Hilmi's story is constructed by inference - through the woman who loved him and the man who killed him. But while he haunts all of the novel's brisk 99 pages, the Hilmi accounts serve as brackets for the central love story between Ismael and Zaynab.

As in all of Mahfouz's fiction, the late Nobel laureate sketches his characters in great detail. The reader learns of the building on Dabas Alley, in the Husayniya Quarter, where Ismael and Zaynab grew up, of their families and educations and forging affections for one another.

They are imprisoned for being suspected Communists and suspected members of the Muslim Brotherhood alike. Through torture - and in Zaynab's case a horrific instance of gang rape - they are made informants, though neither tells the other they've sold out. Zaynab informs Ismael that her virginity has been forcefully obliterated by offering herself to him sexually. He accepts, and their relationship becomes increasingly complicated by all that is left unsaid.

In the end it is Zaynab who rats on Hilmi, and who shoulders the responsibility of his death. She also resorts to prostitution. Or so she says. Late in the novel, Zaynab introduces the possibility that her memory could be faulty, and her testimony to the narrator suspect.

Right at the division between Ismael and Zaynab's respective chapters, the narrator discovers that while Ismael holds out faint hope that he and Zaynab will reunite, Zaynab, deflated and cynical, is more certain they will not. The narrator's own heartache floods the novel's structural threshold. And while his sorrow binds the book together, the break - whether it is between Ismael and Zaynab or between Egypt before and after 1967 - seems both final and irreparable. When the villain of "Karnak Cafe," Khalid Safwan, arrives on the scene, he declares cryptically: "Perhaps the two fragments will come together again ... My, my ... the world's certainly changed."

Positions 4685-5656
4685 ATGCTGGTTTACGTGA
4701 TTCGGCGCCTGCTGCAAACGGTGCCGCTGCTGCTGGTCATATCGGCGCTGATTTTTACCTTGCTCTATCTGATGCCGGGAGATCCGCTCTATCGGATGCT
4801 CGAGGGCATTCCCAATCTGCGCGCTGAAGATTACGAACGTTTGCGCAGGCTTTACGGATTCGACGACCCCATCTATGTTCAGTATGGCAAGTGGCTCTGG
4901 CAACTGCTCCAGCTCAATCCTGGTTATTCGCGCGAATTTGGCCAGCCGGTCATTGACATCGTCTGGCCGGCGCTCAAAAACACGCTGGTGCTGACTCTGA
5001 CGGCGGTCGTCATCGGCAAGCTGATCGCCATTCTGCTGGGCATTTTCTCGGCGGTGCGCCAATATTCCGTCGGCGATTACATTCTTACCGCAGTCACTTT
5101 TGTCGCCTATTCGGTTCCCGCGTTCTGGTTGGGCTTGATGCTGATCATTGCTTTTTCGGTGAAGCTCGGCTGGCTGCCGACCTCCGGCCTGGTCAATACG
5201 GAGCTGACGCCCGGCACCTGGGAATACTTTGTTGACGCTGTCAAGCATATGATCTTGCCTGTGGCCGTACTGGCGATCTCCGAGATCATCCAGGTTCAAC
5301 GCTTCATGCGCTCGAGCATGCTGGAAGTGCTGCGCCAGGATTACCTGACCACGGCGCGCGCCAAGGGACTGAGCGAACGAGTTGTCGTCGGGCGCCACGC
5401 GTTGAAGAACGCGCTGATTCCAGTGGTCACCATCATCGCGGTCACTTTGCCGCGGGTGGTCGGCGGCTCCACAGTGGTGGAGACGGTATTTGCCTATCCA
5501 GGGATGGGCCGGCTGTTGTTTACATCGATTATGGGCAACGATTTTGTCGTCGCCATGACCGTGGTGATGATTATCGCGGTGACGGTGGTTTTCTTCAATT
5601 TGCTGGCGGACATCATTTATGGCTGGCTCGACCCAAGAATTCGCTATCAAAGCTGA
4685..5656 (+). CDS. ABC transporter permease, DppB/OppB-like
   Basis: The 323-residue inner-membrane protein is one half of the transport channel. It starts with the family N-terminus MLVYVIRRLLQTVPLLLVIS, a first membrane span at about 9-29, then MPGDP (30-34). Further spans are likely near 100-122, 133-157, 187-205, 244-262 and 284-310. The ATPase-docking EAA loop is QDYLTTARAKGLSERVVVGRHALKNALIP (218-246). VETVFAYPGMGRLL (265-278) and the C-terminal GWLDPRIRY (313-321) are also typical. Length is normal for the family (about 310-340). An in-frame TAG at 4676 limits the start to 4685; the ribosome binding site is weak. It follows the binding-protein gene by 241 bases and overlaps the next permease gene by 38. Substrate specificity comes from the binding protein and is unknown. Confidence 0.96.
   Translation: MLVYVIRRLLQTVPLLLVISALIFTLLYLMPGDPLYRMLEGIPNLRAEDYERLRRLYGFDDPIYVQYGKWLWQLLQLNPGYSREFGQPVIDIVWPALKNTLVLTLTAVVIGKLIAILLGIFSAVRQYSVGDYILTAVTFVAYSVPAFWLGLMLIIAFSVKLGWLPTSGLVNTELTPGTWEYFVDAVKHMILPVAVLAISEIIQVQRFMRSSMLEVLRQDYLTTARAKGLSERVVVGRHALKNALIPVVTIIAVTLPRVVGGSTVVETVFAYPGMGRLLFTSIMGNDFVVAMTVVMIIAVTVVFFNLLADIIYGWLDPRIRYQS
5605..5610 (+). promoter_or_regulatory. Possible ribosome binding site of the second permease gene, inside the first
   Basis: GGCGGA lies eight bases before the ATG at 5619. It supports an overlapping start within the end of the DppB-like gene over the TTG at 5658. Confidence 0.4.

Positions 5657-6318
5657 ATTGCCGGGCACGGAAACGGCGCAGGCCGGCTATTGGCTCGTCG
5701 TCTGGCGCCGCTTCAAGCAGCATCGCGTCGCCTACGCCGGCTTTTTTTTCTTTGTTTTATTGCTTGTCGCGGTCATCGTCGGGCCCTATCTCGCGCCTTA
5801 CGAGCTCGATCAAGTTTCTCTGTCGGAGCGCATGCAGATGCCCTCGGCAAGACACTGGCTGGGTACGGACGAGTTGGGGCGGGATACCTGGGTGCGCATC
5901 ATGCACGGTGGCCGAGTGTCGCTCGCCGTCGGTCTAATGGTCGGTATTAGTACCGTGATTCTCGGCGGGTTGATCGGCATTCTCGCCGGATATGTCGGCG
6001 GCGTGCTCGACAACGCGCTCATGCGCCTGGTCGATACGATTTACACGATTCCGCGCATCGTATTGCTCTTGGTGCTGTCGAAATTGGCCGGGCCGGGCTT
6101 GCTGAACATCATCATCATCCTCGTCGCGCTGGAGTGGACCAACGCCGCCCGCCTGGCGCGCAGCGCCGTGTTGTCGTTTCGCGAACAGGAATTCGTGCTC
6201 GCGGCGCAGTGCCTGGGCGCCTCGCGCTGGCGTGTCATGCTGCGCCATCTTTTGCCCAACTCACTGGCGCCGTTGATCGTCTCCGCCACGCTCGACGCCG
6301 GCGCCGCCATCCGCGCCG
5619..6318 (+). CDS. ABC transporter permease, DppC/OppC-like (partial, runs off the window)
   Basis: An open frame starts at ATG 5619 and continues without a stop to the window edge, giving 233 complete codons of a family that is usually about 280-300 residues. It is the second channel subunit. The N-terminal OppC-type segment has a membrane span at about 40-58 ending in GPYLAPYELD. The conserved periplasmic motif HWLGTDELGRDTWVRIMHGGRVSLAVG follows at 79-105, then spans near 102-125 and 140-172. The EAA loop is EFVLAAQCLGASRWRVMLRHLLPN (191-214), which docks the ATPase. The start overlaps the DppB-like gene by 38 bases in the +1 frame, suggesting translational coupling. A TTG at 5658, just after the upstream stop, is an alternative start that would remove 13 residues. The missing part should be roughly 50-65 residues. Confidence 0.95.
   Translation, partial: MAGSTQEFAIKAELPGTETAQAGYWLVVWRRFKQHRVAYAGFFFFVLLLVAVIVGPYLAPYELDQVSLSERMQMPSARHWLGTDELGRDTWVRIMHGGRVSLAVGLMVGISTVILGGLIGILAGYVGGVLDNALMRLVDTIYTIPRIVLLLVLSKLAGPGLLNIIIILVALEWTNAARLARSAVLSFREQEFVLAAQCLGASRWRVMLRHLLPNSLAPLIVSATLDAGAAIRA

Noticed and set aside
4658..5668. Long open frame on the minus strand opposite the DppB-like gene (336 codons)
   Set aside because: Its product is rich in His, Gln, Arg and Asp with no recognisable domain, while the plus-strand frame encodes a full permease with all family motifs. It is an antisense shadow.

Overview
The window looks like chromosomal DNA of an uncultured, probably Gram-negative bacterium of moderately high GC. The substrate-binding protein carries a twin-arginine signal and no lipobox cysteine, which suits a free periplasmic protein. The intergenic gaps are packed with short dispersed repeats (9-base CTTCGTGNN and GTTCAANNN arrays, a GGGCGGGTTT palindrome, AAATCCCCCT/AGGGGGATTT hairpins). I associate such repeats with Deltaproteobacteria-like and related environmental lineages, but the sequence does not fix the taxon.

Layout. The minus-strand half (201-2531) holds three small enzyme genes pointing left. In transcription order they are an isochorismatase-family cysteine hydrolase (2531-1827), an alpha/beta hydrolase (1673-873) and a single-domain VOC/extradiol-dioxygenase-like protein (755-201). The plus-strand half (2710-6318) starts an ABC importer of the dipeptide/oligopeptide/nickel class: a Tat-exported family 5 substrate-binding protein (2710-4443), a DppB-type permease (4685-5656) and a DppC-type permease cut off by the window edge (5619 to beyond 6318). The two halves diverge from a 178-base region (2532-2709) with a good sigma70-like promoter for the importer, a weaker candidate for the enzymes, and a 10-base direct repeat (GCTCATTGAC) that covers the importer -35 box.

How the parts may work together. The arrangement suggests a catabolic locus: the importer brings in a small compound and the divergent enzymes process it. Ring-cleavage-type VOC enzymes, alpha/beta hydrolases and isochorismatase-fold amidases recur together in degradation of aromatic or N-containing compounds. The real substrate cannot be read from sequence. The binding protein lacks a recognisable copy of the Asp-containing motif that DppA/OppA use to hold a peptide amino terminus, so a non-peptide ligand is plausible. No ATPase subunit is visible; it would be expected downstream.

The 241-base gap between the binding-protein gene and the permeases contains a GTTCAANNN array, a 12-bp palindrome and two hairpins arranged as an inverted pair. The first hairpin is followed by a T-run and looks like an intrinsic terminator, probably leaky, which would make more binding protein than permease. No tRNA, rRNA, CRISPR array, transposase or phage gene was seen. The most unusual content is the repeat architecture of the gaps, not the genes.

Before Khalid Safwan enters the coffee shop, causing jaws to drop all around, the regular customers are stuck in an endless cycle of desperate politi-cal debate.

Perhaps the creepiest element of the book is that Khalid Safwan manages to worm his way into the heart of the cafe, in part because he cuts through the circular arguments to articulate a more concrete course of action. When pressed to defend his position, he says: "I want to be myself, no more, no less." The narrator, frustrated by excess verbiage and emotion, responds, not for the first time: "This idea needs further discussion."

Having given himself a moment's pause, the narrator glimpses a spark of romantic interest between Qurunfula and another young man in the cafe, which is enough to stir in him the hope and possibility of an innocence restored.

The prodigious author of more than 60 books, Mahfouz wrote "Karnak Cafe" in 1971. It was published in Arabic as "Al-Karnak" in 1974 and made into a film starring the legendary Egyptian screen siren Suad Husni in 1975.

As translator Roger Allen notes in his judiciously brief afterword, the film adaptation tacked on a new, politically exploitative ending - the Egyptian forces crossing the Suez Canal to face the Israelis in 1973.

This clunky, prosthetic triumph arguably unbalanced the nuances of Mahfouz's story. Forty years later, for English-language readers to be able to access the original text - and generate interest in this particular novel among Mahfouz's oeuvre overall, whatever the language - is another, equally compelling act of restoration.

Naguib Mahfouz's "Karnak Cafe," translated by Roger Allen, is published by the American University in Cairo Press